The most basic of vacuum tubes was discovered, rather than invented, by observation of the Edison effect, whereby carbon particles boiled off an early lamp filament showed a shadow of the other end of the filament where they adhered to the glass envelope.
This was first observed by Edison himself in 1875 and refined in 1883, and led to hypotheses of "thermions" that are emitted from a hot filament. These in turn led to assembling diodes, which used these "thermions" to conduct current across the vacuum between a filament and a plate, and from there insertion of a grid to create the first triode by Lee de Forest in 1906.
The glass blowing technique and materials to do this, however, existed from the earliest days of hermetically sealing glass vacuum lamps, which followed close on the first metallic filaments to replace the carbon threads of the first Edison lampts.
All this to say that, had the knowledge existed, triodes at least (equivalent to those used in early radio receivers and CW transmitters as well as for audio amplification) could have been made well before 1900, possibly as early as 1885 to 1890 time frame (I couldn't quickly find a good reference on when hermetically sealed vacuum lamps first appeared; they have have been from the first days of Edison's lamps).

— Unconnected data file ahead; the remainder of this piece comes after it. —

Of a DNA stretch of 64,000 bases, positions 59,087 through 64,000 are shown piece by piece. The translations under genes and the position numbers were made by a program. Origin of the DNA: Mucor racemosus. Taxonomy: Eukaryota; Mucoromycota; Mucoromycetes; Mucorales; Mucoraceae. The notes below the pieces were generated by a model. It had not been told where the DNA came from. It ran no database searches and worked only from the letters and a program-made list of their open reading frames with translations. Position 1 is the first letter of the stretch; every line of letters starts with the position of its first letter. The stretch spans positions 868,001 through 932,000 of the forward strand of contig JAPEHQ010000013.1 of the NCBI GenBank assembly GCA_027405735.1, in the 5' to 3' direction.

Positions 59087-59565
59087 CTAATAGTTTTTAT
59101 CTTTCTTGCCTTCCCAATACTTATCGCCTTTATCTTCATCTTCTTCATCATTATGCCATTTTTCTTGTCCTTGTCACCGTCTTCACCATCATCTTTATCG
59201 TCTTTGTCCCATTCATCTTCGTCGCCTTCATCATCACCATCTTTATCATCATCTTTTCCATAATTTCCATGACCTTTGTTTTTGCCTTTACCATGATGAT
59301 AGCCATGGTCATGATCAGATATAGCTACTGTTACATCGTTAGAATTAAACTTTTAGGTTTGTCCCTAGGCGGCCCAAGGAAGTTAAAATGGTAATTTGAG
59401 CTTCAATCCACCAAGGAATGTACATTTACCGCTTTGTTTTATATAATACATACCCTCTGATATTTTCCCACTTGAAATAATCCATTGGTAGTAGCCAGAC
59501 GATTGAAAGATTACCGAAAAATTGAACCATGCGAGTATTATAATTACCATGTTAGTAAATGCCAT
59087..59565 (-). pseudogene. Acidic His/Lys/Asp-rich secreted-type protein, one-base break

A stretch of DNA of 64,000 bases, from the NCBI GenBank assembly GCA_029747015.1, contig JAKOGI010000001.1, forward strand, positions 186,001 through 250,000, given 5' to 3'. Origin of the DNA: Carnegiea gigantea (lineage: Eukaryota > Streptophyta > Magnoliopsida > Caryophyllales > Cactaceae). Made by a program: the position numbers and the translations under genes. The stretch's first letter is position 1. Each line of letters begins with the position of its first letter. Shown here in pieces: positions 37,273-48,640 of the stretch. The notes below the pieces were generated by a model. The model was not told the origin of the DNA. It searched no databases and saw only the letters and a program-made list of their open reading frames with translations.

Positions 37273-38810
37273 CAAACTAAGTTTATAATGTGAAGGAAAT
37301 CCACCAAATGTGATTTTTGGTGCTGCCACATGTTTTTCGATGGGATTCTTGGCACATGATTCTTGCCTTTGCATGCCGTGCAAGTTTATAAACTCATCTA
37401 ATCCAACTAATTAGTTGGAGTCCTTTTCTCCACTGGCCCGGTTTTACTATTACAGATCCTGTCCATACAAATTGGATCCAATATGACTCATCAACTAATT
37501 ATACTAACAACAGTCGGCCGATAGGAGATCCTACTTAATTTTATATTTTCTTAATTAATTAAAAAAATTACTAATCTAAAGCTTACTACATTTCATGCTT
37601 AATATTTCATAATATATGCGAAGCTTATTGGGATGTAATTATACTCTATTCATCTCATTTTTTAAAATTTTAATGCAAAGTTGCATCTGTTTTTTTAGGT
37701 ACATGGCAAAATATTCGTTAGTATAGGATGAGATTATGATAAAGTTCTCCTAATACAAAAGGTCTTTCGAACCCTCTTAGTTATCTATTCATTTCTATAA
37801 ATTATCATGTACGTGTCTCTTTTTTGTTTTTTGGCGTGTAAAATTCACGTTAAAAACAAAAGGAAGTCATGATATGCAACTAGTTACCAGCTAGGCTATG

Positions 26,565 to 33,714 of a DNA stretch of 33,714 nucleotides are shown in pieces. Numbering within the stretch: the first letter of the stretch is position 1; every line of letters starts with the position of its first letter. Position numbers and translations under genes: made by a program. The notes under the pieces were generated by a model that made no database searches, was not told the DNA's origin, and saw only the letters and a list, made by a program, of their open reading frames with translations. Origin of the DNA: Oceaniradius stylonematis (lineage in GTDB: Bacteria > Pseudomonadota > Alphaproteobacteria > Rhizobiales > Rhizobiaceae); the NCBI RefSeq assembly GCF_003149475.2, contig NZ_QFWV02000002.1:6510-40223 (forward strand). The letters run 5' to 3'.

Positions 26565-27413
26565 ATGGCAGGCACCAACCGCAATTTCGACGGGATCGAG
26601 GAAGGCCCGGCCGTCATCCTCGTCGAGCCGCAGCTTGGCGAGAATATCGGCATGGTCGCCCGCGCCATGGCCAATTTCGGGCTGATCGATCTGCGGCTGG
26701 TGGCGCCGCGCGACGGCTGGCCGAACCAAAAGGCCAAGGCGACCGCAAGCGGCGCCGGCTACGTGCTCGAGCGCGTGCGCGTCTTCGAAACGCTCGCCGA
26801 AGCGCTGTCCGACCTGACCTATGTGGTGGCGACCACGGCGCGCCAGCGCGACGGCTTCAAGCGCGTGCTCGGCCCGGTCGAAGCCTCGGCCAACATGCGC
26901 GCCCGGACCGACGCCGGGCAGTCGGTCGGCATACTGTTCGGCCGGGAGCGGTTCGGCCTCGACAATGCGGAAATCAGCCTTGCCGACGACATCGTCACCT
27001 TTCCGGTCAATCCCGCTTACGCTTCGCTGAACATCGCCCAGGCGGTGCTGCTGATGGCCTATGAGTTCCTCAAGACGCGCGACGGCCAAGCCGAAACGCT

A simple triode (filament, grid, and plate) can be made to provide good gain for audio (though you may need multiple stages, meaning multiple tubes, to get and audible signal or enough output power to operate a record cutting machine). Some were also suitable for longwave radio (lower frequency than modern AM broadcast band). There are several YouTube videos by Glasslinger that show the construction, not just of diodes and triodes, but even pentodes, replicas of commercial tubes from the 1900s to 1930s.
In respect to the voltage question, it was well known long before 1890 that battery cells could be added in series (the actual word "battery" derives from the way multiple primitive cells could resemble a "battery" of artillery, multiple cannons side by side). There is a Volta pile still in existence at a university (I've forgotten which one) built by Allesandro Volta himself that produces more than 200 volts, and the earliest radio sets typically ran on anywhere from 45 to 90 volts on the plates, supplied by dry cell batteries (of up to 60 cells), while the filaments were lit by one to six cell (2V to 12V) lead acid batteries that would be exchanged for charged ones for a small fee when exhausted.